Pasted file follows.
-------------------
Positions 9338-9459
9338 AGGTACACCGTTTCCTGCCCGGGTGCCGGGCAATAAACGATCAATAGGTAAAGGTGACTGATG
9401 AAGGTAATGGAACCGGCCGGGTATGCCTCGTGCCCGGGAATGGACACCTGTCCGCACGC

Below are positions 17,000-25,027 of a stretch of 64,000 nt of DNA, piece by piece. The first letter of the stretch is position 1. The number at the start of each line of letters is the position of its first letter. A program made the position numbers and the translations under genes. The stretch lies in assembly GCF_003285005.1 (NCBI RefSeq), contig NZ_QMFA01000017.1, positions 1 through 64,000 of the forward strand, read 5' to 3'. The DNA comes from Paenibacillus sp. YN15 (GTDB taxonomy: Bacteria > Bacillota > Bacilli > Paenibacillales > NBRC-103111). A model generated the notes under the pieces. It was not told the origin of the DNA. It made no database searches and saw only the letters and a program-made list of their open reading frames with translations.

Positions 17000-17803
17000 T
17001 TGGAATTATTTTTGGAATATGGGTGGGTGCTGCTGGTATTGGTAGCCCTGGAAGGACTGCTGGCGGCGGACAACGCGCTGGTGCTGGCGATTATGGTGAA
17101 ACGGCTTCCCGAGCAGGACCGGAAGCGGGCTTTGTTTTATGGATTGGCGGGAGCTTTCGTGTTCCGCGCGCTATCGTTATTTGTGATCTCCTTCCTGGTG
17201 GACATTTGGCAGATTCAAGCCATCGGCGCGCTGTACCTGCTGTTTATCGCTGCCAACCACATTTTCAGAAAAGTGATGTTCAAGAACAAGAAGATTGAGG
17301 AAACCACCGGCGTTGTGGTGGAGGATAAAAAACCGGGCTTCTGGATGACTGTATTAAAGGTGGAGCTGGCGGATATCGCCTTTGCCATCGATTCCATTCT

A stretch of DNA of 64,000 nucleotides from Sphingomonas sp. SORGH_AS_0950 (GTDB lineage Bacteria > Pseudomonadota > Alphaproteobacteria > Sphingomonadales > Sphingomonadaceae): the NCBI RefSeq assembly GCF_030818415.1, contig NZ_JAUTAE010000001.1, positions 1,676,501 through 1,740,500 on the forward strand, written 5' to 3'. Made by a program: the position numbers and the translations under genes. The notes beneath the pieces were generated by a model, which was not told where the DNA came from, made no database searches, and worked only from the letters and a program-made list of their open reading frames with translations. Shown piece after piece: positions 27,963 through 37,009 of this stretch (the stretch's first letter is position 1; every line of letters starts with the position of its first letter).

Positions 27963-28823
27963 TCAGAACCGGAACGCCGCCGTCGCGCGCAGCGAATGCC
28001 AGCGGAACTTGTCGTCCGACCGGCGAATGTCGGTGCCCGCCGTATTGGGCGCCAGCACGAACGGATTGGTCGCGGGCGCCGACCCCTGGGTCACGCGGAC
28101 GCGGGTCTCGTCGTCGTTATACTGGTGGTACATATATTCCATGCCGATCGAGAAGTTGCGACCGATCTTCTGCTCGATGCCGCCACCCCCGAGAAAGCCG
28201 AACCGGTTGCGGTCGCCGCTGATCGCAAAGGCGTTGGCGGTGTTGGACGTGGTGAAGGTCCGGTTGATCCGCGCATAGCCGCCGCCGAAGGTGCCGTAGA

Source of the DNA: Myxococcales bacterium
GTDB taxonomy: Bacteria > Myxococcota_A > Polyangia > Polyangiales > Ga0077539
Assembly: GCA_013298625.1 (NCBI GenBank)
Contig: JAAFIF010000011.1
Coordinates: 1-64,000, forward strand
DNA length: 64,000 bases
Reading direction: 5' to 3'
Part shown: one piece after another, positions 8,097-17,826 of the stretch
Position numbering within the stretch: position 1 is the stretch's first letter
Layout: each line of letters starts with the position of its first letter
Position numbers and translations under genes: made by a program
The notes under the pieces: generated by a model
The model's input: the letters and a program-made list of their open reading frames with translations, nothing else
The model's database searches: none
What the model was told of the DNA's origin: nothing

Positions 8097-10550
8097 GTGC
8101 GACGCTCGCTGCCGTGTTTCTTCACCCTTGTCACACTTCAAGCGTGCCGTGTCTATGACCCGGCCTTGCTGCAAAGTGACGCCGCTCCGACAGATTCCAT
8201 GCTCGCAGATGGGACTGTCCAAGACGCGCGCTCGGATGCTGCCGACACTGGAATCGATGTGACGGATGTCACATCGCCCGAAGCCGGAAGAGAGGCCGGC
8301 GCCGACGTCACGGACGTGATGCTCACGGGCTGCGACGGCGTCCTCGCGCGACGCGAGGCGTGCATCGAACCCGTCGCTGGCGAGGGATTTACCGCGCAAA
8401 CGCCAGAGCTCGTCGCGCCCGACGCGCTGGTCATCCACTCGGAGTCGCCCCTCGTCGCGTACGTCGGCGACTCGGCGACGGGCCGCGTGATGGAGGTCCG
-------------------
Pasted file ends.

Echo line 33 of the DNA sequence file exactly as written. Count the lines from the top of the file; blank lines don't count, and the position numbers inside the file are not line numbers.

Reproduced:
8097 GTGC